The record of the commissioning of Ezra is found in Ezra 7:8-9. “And he came to Jerusalem in the fifth month, which was in the seventh year of the king. For upon the first day of the first month began he to go up from Babylon, and on the first day of the fifth month came he to Jerusalem, according to the good hand of his God upon him” (Ezra 7:8-9).
“ . . . unto the Messiah the Prince . . . ” The point of this prophecy is the coming to “Messiah the Prince.” This does not refer to His second coming, as some suppose. We know this is so, because it is expressly said in this prophecy that He was coming to deal with sin: finish the transgression, make an end of sin, and make reconciliation for iniquity (9:24). Of His second coming it is written, “so Christ also, having been offered once to bear the sins of many, shall appear a second time for salvation without reference to sin, to those who eagerly await Him” (Heb 9:28).
Beside this, the term “Messiah” refers to Christ in His salvational capacity, not to His return in glory with all of the holy angels. The word “Messiah” is used four times in our English Bibles (Dan 9:25-26; John 1:41; 4:25). John’s Gospel provides additional information, saying “Messiah,” being interpreted, is “the Christ”(John 1:41). Of the 555 times that “Christ” is used in Scripture, none are used independently of His redemptive work. Our text, therefore, refers to the time when Jesus in His salvational capacity would be revealed.
From the commission to rebuild Jerusalem (456 B.C.) to the appearance of the Messiah would be sixty-two prophetic weeks, or 483 years. That would calculate to be A.D. 27 (456 +27 = 483).
It is generally conceded that Jesus was born in 4 B.C. He would have been one in 3 B.C., two in 2 B.C., three in 1 B.C. and 27 years later in 27 A.D. He would have been 30 years old. This is the exact year of his baptism when He was anointed, that is, when He became the
Messiah. As it is written, “Now Jesus Himself began His ministry at about thirty years of age” NASB (Luke 3:23). Jesus was not the Messiah when He was born. From that time He was the Son of God. However, He became the Messiah when He was “anointed,” and thus began His minister. He did not become the Messiah when he was born. He has always been the Son of God but he became the Messiah when He was anointed. That anointing commenced His ministry as declared in Acts 10:38. “How God anointed Jesus of Nazareth with the Holy Spirit and with power, who went about doing good and healing all who were oppressed by the devil, for God was with Him” NKJV (Acts 10:38).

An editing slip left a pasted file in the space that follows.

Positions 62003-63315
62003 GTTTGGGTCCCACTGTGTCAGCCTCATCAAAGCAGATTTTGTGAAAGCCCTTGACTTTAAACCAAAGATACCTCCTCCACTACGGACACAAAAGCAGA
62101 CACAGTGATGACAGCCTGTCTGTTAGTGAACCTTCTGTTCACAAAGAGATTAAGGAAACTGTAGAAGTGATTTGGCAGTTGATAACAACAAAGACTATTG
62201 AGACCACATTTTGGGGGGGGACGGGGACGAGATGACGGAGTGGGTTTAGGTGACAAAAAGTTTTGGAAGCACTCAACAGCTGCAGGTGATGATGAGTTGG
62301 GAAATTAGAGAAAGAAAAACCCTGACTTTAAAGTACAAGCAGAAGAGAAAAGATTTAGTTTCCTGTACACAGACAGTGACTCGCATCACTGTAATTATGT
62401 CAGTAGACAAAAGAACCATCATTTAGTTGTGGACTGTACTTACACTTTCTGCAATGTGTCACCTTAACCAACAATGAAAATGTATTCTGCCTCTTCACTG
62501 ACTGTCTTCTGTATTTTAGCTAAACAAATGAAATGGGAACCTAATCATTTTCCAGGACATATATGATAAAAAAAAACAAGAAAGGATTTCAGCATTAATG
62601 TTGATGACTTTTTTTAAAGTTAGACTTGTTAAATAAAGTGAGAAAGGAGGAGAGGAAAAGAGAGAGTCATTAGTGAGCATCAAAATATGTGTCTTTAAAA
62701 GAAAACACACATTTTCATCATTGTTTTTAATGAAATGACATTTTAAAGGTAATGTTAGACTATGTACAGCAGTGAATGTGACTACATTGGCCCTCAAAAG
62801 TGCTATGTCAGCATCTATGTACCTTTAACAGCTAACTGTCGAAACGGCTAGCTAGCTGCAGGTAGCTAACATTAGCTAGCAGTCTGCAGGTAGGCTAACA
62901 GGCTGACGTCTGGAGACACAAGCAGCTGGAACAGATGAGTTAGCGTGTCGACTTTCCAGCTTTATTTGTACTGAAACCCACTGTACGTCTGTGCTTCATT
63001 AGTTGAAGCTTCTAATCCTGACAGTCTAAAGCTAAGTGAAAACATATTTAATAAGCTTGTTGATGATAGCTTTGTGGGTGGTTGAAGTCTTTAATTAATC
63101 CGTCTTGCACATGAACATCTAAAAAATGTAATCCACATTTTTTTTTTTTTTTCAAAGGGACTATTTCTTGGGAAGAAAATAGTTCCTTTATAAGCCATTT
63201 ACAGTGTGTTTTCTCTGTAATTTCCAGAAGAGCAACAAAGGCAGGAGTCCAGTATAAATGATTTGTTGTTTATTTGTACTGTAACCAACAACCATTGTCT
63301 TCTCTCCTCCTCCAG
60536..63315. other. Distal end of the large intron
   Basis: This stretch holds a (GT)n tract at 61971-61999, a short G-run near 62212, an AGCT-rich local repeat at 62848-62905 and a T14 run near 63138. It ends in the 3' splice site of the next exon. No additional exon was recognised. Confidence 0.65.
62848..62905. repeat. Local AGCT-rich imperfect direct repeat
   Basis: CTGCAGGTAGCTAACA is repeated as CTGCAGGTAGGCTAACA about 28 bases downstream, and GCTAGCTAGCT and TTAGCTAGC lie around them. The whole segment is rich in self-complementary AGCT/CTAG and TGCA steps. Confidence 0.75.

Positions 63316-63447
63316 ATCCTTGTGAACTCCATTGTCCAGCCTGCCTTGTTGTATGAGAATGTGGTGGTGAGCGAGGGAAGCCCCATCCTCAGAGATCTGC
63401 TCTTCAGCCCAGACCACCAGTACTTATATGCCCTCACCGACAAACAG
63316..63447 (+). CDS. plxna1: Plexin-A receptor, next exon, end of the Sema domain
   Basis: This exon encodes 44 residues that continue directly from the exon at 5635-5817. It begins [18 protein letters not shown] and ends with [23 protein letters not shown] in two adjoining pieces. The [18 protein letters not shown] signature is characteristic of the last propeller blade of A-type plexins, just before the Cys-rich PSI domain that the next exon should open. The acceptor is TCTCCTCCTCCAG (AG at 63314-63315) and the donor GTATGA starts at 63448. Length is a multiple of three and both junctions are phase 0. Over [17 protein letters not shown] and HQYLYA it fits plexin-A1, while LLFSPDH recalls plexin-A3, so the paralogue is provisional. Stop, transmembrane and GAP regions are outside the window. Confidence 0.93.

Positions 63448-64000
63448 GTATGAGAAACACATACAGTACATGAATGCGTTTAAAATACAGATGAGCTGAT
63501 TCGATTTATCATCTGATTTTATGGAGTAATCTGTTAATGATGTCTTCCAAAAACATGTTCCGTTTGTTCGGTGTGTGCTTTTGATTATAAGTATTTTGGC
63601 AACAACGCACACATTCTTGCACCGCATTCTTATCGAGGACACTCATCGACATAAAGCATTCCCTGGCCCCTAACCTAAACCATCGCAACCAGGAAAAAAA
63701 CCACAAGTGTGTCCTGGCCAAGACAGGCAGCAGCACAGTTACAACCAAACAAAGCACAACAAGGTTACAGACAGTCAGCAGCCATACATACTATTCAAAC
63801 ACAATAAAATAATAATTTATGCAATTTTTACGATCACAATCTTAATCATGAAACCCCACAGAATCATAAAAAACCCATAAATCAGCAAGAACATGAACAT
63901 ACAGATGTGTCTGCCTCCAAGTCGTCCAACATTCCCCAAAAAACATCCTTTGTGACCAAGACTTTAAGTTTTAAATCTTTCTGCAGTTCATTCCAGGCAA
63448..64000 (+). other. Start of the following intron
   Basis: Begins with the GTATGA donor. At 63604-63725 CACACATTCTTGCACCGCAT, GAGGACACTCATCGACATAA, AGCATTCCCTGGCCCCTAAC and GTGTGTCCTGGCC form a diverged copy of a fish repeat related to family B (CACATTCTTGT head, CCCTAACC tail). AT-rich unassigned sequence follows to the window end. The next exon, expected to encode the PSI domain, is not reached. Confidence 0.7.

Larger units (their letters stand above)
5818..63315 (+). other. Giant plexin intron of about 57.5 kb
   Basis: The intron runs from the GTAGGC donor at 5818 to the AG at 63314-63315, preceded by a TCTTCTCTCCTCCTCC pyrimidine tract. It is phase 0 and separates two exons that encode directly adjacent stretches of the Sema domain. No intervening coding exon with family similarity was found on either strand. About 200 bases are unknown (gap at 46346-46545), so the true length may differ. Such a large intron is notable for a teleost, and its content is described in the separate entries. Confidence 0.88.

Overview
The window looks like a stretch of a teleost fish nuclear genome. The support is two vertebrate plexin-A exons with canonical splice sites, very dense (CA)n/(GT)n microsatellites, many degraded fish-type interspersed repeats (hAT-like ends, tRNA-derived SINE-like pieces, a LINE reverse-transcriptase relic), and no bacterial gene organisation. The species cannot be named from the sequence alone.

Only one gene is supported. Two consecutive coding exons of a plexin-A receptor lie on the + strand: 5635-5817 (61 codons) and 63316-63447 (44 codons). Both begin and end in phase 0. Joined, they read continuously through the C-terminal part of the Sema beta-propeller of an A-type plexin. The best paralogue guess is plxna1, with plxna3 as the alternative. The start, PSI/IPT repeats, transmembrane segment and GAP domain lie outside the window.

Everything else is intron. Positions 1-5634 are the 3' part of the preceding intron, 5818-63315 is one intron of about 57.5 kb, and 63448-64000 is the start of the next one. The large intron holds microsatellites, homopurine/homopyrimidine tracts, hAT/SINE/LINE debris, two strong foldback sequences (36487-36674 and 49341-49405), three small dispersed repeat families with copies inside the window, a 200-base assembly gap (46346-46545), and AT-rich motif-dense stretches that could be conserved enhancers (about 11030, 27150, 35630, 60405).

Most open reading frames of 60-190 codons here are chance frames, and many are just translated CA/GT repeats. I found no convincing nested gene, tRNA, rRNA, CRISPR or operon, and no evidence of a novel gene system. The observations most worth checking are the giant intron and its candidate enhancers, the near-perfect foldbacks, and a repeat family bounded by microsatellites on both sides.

“ . . . shall be seven weeks, and threescore and two weeks . . . ”
The sixty-nine weeks are divided into two groups. They are a seven-week period, and a sixty-two-week period. Using the prophetic formula of a day for a year, that would be a forty-nine year period (7 X 7), and a four hundred and thirty-four year period (62 X 7).
The commission to rebuild the city occurred in 456 B.C., and the city was finished in 407 B.C. – forty-nine years later, shortly before the death of Nehemiah (405 B.C.). From 407 B.C. until A.D. 27 is 343 years, thus making up the sixty-nine weeks, or four hundred and eighty-three years from the beginning of the rebuilding project until the anointing of the Lord Jesus.
“ . . . the street shall be built again, and the wall, even in troublous times.”
The period during which the building was accomplished is covered in the books of Ezra and Nehemiah, and it was a time of much trouble.
They were “troublous times,” indeed! The books of Ezra and Nehemiah record the long period of difficulties met in accomplishing the completion of the city. In those books we read of “the adversaries of Judah and Benjamin” (Ezra 4:1-24), Sanballat and Tobiah (Neh 2:10), Geshem (Neh 2:19), the Arabians, Ammonites, and Ashdodites (Neh 4:7), and Noadia and her prophets (Neh 6:14). The city was, indeed, built in “troublous times, just as Gabriel said it would be.
Once again, the 7 weeks or 49 years refer to this period beginning with 456 B.C. then the 62 weeks follow, or 434 years of waiting until the appearance of Messiah. It is the accuracy of this time prophecy which has caused Talmudic Jews to place Daniel in the writings rather than the prophets in the Jewish division of the Old Testament.
The remarkable precision of this prophecy is most arresting. Even though there is some variance of opinion as to the use of calendars and other such matters, the figures still come out exactly as Gabriel said. Forty-nine years from the commission to rebuild Jerusalem until it was completed, and 434 years from the completion of the building to the appearance of the Messiah: 483 years!
“ 26a And after threescore and two weeks shall Messiah be cut off, but not for Himself.”
Here is a prophecy of the death of the Lord Jesus – when He was “cut off out of the land of the living” (Isa 53:8). Prior to Christ’s coming, there were allusions to the death of the coming Messiah – but not many.
Satan would bruise His heel (Gen 3:15; Lk 22:53).
His feelings and cries upon the cross expressed (Psa 22:1-18; Matt 26:59-65; 27:46; ).